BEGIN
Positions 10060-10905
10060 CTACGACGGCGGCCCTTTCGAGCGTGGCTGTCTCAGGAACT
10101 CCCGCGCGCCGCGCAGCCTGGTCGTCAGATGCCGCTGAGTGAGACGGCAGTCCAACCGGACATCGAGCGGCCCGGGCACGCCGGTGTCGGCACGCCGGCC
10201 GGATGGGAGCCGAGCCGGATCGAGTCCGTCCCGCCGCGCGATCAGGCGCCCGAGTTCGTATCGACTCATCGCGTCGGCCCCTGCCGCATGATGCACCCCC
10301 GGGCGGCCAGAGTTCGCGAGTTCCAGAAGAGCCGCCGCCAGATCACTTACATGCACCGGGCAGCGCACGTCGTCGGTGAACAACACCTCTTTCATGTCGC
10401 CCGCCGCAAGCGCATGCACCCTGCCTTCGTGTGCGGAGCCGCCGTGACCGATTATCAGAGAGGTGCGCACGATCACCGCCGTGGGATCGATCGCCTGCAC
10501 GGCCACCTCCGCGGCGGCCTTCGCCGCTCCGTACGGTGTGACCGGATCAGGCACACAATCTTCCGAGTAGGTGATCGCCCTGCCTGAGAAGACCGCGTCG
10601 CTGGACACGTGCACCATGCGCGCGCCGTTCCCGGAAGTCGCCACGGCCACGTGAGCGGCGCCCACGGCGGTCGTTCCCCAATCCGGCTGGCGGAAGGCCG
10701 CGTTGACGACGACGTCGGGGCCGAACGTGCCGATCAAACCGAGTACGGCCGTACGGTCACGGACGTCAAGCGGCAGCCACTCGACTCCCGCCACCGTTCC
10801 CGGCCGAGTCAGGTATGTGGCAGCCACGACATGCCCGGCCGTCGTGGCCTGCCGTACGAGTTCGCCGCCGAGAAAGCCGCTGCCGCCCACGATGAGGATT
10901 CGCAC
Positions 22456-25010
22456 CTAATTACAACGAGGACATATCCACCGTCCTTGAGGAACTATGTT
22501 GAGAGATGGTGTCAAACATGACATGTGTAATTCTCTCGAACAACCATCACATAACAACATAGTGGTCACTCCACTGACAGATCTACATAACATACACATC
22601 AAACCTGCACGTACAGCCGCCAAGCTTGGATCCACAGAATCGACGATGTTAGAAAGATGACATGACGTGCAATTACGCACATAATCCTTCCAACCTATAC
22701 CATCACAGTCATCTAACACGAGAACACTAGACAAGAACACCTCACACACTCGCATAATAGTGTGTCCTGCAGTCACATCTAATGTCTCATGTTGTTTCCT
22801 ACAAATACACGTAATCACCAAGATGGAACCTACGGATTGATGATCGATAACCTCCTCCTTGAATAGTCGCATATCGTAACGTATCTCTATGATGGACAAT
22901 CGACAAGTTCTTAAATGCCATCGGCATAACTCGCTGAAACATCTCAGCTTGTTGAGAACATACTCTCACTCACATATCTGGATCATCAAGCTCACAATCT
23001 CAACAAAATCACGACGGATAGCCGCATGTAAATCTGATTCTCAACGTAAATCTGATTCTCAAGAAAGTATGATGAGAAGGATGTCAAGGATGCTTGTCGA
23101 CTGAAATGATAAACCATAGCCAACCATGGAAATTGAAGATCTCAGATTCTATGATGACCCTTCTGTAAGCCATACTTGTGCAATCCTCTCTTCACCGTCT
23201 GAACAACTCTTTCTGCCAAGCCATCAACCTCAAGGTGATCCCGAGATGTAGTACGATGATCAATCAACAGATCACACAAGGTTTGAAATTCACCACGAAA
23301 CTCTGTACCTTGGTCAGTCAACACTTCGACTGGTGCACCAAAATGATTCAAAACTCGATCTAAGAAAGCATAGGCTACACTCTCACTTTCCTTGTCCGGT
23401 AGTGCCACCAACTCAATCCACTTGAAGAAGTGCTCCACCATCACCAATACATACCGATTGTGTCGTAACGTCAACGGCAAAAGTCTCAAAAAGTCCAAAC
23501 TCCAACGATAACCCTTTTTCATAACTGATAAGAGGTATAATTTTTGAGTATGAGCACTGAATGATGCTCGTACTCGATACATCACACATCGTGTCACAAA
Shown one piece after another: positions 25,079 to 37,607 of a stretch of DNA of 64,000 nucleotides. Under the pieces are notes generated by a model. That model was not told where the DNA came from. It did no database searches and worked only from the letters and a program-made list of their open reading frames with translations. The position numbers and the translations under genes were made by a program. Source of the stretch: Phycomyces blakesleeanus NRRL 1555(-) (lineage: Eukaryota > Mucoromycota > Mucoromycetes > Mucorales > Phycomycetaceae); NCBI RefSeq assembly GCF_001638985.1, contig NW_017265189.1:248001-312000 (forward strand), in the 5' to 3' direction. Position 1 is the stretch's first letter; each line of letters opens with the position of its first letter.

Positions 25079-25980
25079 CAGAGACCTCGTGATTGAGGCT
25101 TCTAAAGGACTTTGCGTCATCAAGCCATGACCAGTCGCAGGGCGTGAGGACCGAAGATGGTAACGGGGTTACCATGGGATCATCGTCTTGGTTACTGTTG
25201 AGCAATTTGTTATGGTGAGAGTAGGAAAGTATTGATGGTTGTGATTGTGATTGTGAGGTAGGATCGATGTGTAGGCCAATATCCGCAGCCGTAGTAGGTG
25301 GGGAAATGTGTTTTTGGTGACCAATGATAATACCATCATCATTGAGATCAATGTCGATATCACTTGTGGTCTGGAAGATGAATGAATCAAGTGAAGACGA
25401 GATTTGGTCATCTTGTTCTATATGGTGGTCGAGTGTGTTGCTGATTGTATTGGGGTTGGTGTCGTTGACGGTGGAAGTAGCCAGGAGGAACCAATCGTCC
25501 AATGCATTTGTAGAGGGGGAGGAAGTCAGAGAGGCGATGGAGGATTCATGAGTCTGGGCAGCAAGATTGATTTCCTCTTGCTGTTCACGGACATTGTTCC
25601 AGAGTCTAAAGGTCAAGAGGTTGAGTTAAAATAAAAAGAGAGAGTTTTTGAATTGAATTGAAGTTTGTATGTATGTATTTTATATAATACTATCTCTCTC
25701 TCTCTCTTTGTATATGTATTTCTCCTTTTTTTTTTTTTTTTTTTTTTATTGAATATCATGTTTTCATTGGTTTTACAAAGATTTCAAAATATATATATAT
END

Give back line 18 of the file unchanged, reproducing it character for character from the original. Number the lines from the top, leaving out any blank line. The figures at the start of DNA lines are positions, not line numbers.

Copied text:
22901 CGACAAGTTCTTAAATGCCATCGGCATAACTCGCTGAAACATCTCAGCTTGTTGAGAACATACTCTCACTCACATATCTGGATCATCAAGCTCACAATCT